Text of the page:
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Super Falcons protest over unpaid bonuses

Nigeria’s Super Falcons have refused to leave their hotel in France in protest against non-payment of bonuses by the Nigeria Football Federation.

Falcons were dumped out of the Fifa Women World Cup holding France on Saturday by Germany.

A player told ESPN’s Collin Udoh that they are owed allowances for matches played against Gambia and Senegal between two and three years ago as well as five-day camp bonuses for the World Cup.

A player told ESPN that only half of the N2 million owed for the Gambia and Senegal matches has been paid.

“They paid us 1 million [naira] and said that is all. We want them to pay the balance,” the player said.

“Part of that money is from two years ago, the other is from three years ago. And they are also owing us five days’ daily allowance here in France.

“Before the World Cup, we asked them for a meeting so that we could discuss our World Cup bonuses like they did with the men’s team last year. They ignored the letter and nobody said anything about it until now.”

The players are also demanding their share of FIFA World Cup participation fee which is only due for payment in September by the organisers of the tournament.

NFF president Amaju Pinnick said the players are not owed any outstanding bonuses except the World Cup participation fee.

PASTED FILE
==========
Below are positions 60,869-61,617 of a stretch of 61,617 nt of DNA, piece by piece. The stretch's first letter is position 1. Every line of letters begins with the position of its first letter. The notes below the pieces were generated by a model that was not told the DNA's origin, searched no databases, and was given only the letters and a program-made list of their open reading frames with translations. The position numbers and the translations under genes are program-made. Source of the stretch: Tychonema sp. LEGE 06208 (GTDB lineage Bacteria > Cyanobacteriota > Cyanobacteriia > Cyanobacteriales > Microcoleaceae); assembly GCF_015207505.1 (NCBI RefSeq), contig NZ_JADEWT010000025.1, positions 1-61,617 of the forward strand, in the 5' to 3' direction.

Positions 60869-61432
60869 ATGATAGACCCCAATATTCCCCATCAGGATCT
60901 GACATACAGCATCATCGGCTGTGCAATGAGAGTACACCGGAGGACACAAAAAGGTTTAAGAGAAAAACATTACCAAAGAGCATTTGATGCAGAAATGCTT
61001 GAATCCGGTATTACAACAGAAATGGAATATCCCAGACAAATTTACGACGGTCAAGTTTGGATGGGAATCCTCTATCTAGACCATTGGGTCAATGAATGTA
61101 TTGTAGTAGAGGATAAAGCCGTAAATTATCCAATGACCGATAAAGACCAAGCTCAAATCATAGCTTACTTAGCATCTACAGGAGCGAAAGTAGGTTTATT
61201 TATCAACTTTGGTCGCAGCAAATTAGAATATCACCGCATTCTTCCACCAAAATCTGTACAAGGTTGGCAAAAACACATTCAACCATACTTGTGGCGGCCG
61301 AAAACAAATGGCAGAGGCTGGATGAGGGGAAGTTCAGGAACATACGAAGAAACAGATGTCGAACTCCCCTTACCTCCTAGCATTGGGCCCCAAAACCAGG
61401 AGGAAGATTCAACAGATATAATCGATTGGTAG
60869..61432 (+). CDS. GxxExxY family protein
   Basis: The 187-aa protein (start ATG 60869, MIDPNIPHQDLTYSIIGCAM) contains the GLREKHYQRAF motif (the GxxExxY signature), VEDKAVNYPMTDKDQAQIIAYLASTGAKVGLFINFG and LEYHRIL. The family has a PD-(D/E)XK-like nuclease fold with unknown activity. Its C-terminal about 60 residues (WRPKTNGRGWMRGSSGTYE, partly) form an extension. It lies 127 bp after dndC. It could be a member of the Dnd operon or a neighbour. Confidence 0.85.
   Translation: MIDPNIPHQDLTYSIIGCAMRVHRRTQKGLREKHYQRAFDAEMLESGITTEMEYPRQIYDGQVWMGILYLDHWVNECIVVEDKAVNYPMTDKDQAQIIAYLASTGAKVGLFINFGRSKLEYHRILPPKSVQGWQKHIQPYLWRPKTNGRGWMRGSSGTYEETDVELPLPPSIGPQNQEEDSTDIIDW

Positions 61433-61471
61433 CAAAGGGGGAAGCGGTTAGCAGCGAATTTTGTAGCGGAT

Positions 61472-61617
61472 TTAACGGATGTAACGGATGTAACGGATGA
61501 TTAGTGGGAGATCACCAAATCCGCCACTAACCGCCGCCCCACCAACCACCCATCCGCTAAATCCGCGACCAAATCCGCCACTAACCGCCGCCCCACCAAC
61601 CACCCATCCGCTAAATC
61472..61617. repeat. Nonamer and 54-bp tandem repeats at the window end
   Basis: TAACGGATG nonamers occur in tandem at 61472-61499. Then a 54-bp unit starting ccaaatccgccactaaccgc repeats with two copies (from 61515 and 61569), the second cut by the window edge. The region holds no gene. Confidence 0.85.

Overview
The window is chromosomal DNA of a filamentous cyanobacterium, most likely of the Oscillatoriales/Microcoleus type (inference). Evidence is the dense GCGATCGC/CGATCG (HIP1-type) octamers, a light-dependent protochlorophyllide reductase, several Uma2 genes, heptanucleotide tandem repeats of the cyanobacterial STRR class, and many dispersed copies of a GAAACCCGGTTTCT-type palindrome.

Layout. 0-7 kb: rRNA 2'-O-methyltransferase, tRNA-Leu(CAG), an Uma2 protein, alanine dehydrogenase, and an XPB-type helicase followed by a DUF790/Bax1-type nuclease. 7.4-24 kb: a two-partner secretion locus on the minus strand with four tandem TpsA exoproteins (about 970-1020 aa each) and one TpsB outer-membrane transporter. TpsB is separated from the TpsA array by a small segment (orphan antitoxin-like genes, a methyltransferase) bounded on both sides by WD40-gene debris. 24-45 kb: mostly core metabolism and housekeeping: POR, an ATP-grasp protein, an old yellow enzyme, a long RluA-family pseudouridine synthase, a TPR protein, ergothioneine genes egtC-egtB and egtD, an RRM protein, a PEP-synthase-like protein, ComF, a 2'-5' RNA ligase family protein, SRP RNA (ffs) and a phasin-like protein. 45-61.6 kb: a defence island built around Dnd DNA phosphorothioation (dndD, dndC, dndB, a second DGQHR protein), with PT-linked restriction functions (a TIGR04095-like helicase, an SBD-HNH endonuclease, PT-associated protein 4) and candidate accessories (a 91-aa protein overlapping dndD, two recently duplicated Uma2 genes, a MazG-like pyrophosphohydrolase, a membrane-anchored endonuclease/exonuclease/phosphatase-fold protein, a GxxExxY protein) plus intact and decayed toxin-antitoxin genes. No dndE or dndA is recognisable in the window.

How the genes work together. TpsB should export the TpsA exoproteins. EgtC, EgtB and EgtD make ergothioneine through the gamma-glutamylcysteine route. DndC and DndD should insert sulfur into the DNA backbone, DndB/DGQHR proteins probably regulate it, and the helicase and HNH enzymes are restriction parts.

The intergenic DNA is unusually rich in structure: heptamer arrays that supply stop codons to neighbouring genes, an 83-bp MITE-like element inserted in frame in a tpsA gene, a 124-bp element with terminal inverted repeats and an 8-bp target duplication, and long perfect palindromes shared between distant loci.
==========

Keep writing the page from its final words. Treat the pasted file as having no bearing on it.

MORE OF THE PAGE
“The only thing outstanding is the participation fee from FIFA, which is not expected to come until after the tournament,” Pinnick told ESPN.

“But they insist that they want to get paid, as they have spoken to players from Cameroon and France, who told them they have already been paid.”

This is not the first time the Super Falcons will protest about bonuses.

After winning the last AWCON, held in Cameroon in 2016, the players were denied prompt payment of their bonuses.

The Ministry of Sports and the NFF claimed they were cash-strapped and the public protest by the players, on their return from Cameroon, lasted for days.

Even the team’s coaches were owed up to nine months’ salary at the time.

“These people don’t really care about us,” a player who wanted to be anonymous told the Guardian then.

Another player said the NFF’s treatment was abysmal, comparing their fate to that of helpless orphans.

“None of us could buy anything for our loved ones back home just because there was no single money to do shopping,” she said.

“We were treated like orphans.”

More appalling was the Sports Minister Solomon Dalung’s comment that the Ministry did not expect the team to win the tournament in Cameroon in spite of its imperious record in Africa.

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